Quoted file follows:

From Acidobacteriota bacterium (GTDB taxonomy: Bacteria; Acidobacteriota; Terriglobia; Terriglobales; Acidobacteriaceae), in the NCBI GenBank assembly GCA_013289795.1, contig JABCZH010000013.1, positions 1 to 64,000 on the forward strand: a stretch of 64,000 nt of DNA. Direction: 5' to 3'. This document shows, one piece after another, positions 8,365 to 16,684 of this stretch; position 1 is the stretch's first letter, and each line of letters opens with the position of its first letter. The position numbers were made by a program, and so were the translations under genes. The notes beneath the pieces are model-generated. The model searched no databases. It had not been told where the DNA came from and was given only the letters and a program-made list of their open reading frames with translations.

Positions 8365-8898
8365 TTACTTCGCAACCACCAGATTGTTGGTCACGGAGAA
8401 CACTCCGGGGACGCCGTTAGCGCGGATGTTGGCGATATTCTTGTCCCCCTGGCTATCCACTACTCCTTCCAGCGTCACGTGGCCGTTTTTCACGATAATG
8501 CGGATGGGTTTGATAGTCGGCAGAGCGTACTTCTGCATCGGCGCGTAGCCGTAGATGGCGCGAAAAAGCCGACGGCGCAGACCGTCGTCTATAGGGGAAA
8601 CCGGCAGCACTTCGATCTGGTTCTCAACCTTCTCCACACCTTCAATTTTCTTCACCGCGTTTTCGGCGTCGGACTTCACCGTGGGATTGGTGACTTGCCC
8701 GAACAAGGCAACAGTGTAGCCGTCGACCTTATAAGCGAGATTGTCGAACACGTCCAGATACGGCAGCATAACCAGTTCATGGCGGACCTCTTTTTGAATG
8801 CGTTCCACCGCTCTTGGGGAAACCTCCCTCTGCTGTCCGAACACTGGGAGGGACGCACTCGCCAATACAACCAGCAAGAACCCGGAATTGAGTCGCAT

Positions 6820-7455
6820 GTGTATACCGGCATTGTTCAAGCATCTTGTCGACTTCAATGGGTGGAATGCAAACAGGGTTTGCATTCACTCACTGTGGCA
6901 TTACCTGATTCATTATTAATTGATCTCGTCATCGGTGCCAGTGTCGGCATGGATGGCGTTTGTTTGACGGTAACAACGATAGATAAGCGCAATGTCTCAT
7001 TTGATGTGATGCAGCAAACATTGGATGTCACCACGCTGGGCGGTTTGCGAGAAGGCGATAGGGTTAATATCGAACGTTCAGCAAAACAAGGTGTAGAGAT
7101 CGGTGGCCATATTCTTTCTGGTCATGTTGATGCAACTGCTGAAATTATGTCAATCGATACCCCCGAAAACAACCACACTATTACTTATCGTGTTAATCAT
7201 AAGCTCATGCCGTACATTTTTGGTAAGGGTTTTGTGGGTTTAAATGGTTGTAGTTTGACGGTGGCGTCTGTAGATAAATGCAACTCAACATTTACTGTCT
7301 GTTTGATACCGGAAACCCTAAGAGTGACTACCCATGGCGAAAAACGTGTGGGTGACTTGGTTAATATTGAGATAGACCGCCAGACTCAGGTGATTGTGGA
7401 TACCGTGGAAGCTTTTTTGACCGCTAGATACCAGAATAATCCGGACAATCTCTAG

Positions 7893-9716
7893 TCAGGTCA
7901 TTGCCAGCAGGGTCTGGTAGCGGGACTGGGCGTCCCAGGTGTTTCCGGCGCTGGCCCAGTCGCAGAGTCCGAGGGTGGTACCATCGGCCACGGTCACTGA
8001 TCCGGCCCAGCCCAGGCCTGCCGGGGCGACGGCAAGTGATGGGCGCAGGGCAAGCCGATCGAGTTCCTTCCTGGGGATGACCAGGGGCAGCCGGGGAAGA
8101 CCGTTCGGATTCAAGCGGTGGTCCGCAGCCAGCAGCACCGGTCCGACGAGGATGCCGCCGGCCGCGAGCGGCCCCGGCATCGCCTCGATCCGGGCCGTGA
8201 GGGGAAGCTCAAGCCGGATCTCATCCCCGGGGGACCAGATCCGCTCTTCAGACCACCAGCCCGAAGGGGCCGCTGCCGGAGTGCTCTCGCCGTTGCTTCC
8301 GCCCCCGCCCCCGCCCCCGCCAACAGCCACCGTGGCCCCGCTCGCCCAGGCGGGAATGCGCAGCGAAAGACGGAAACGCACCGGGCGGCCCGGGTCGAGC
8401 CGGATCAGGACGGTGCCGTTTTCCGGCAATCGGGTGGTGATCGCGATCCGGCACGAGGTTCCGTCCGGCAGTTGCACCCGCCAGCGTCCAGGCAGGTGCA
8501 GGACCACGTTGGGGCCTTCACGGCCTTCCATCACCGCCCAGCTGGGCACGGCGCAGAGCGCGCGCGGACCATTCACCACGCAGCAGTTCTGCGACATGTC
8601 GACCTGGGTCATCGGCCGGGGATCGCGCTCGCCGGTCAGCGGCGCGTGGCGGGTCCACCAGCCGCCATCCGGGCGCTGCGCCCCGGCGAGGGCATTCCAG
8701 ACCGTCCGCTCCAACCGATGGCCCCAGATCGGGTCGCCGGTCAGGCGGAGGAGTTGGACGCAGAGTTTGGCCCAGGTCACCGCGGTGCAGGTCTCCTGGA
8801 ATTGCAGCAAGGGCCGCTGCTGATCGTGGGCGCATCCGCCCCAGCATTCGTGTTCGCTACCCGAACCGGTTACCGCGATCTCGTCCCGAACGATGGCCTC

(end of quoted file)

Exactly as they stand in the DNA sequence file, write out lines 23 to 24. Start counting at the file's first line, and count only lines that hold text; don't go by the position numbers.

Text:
8301 GCCCCCGCCCCCGCCCCCGCCAACAGCCACCGTGGCCCCGCTCGCCCAGGCGGGAATGCGCAGCGAAAGACGGAAACGCACCGGGCGGCCCGGGTCGAGC
8401 CGGATCAGGACGGTGCCGTTTTCCGGCAATCGGGTGGTGATCGCGATCCGGCACGAGGTTCCGTCCGGCAGTTGCACCCGCCAGCGTCCAGGCAGGTGCA